Reconstructing Childhood Diet in the Aftermath of Wari Imperial Decline: Stable Carbon Isotope Analysis of Human Dentition from Huari-Monqachayoq-Solano, Peru
This is an abstract from the "SAA 2019: General Sessions" session, at the 84th annual meeting of the Society for American Archaeology.
Stable isotope analysis can illuminate aspects about a population’s diet and migration patterns otherwise unavailable through skeletal analysis. The population for this study is a mass burial at the site of Huari-Mongachayoq, excavated by Francisco Solano in the 1980s. The skeletons date to the second half of the Andean Late Intermediate Period, ca. 1275 – 1430 CE, approximately two centuries after the political decline of the Wari Empire. This time was also characterized by a long-term drought, which may have affected agricultural production, thus affecting the diets of these post-Wari individuals. Our study uses stable carbon isotope analysis of human dentition to explore how specific aspects of childhood diet changed, if at all, from Wari to post-Wari times. Furthermore, because dental enamel forms during childhood, we can investigate whether juvenile males and females consumed distinct diets, an insight that can shed light on gender norms and gender roles in post-Wari society. We also explore how isotope values differ between those with cranial modification and those without. Forty-eight enamel samples from this population will be compared to previously published data from the same site, which showed δ13C values ranging from -7.9‰ to -2.3‰, and the mean δ13C = -4.7‰ (s.d.=1.5).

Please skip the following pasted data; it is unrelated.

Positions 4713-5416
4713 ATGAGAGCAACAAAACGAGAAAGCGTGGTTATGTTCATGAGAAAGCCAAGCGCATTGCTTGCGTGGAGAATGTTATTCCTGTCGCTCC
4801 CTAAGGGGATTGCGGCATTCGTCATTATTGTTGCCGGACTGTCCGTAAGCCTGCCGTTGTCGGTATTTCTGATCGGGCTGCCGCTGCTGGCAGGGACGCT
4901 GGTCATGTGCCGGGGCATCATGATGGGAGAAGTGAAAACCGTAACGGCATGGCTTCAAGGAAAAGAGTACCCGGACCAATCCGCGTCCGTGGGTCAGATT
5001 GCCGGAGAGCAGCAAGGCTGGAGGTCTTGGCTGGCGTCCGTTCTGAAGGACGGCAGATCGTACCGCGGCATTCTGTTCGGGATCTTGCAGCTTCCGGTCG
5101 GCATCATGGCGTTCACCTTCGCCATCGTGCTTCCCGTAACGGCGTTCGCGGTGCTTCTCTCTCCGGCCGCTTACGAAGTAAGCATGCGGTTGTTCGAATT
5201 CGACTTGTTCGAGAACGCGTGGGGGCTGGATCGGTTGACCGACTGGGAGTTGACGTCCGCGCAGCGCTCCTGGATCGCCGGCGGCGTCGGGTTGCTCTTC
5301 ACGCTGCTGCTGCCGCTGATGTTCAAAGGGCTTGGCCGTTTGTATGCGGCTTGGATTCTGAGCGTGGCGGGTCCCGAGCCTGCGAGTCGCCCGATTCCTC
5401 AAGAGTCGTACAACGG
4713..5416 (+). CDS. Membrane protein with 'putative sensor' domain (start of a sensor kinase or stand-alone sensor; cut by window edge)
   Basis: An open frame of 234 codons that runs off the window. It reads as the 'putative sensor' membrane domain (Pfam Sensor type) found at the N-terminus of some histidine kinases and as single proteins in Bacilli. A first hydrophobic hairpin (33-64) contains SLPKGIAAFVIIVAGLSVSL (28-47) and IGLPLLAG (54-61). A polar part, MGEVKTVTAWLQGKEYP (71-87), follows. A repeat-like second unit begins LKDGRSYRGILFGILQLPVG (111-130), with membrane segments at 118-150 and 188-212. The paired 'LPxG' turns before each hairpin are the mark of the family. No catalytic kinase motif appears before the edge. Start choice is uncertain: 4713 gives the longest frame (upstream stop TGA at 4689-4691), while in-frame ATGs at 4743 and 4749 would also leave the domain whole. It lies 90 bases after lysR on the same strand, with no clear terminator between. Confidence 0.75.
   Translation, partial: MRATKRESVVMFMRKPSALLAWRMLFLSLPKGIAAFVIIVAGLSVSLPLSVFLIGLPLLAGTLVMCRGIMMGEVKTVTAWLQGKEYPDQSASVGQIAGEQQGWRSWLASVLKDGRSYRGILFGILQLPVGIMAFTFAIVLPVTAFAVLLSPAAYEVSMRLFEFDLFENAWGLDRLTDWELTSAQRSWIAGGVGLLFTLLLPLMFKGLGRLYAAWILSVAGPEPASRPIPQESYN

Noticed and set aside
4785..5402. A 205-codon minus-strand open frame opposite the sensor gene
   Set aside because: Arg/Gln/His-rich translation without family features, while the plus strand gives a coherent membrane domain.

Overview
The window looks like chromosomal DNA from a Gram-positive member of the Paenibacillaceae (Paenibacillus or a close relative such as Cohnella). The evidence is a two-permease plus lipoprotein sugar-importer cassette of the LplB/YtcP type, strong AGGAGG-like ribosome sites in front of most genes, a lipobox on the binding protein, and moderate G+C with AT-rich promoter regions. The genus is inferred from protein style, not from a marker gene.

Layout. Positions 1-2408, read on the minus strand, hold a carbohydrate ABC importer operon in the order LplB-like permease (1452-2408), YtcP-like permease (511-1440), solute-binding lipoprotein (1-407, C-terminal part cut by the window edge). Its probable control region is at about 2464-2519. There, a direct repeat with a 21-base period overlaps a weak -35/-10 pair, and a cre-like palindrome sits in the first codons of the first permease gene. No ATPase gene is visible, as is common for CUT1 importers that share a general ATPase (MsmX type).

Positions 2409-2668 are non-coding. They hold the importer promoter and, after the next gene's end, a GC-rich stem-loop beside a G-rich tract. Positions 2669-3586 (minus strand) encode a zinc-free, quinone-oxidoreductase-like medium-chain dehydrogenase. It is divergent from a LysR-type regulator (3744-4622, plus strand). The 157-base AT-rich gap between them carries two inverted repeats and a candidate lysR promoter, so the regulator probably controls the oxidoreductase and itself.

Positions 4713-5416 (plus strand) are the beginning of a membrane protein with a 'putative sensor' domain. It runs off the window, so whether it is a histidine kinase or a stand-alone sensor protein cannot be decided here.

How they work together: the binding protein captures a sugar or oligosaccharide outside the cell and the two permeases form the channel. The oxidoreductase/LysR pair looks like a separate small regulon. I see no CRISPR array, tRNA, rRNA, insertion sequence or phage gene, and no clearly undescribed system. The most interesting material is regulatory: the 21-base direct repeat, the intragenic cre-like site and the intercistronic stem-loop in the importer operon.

Cite this Record
Reconstructing Childhood Diet in the Aftermath of Wari Imperial Decline: Stable Carbon Isotope Analysis of Human Dentition from Huari-Monqachayoq-Solano, Peru. Thomas Snyder, Natasha P. Vang, Tiffiny A. Tung. Presented at The 84th Annual Meeting of the Society for American Archaeology, Albuquerque, NM. 2019 ( tDAR id: 449899)
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min long: -82.441; min lat: -56.17 ; max long: -64.863; max lat: 16.636 ;
Abstract Id(s): 25036